The crimes were committed locally - really?
What about the covering up, what about the continuing refusal of access to information, what about the refusal by the church to acknowledge their part in these assaults - similar to your own refusal to accept that the church has tainted itself to the point of destruction for its part.
Very few prosecutions have taken place- Smythe was the worst, so society leapt on him as a sacrificial lamb, despite the fact that that same society colluded to allow him to continue to abuse - in Ireland and in the United States.
I reckon that, given your forgive and forget attitude, the Hillsborough disaster would have just made it thorough your statute of limitations.
I ask again What about the victims in all this - are they not desrving of closure, having aleardy suffered lifetimes of misery for what happened to them at the hand of the church?
You continue to stone-wall on the part played by the church - you refuse to acknowledge that they refuse to co-operate or admit their guilt.
You refuse to discuss the effect that this has had and is continuing to have on thousands of lives - even though your church is dying here because of what took place.
I take no satisfaction in that - you apparently don't care
This affair will run and run throughout the rest of my lifetime - the State may forget it, the church may continue to refuse to accept responsibility, but the people of Ireland won't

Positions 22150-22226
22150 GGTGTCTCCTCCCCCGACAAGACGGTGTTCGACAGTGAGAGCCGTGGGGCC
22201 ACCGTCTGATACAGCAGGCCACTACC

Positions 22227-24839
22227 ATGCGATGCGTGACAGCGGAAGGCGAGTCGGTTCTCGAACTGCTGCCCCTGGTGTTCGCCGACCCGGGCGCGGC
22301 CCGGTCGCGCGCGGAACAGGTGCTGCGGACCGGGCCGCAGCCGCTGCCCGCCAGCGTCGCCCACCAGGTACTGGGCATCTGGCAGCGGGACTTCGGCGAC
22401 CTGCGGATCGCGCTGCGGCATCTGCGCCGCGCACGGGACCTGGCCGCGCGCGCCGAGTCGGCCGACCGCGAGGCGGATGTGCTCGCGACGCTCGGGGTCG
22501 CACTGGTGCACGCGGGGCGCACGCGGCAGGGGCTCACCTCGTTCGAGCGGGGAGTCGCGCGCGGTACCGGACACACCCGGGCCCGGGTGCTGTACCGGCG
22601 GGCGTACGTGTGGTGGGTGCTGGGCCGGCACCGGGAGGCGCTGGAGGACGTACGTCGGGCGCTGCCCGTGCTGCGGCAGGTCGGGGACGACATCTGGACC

I occasionally find my self at odds with Ollaimh's habit of overstatement, but here I go all the way, there is a great deal of hypocritical apologism connected to this subject, and you reflect a considerable amount of it.
Jim Carroll


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Subject: RE: BS: Catholic Abuse of Children
From: Joe Offer
Date: 08 Aug 17 - 03:36 AM

So, Jim, instead of just pronouncing that my statement is inhuman, can you address my reasoning behind my statement? Do you have any understanding of the concept of statutes of limitations? Is it practical to prosecute fifty-year-old crimes, and can a prosecutor conduct a fair trial of a fifty-year-old crime?
I don't know how I could stand trial for something I did fifty years ago. I just can't remember much from then very clearly.
-Joe-


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Subject: RE: BS: Catholic Abuse of Children
From: Jim Carroll
Date: 08 Aug 17 - 04:34 AM

"Do you have any understanding of the concept of statutes of limitations? "
Yes I have Joe - and I also have an understanding that crimes have been committed, victims lives have been ruined and the perpetrators have never been brought to justice
To support that situation by seeking to hide behind the law is beneath contempt
We are talking about an incredibly wealthy and influential institution here - we know the part they played, we know their refusal to co-operate in contemporary investigations, we know of their refusal to meet up with the obligations put on them by law - and we know they seek to cling on to the power that brought about this brutal period of our history.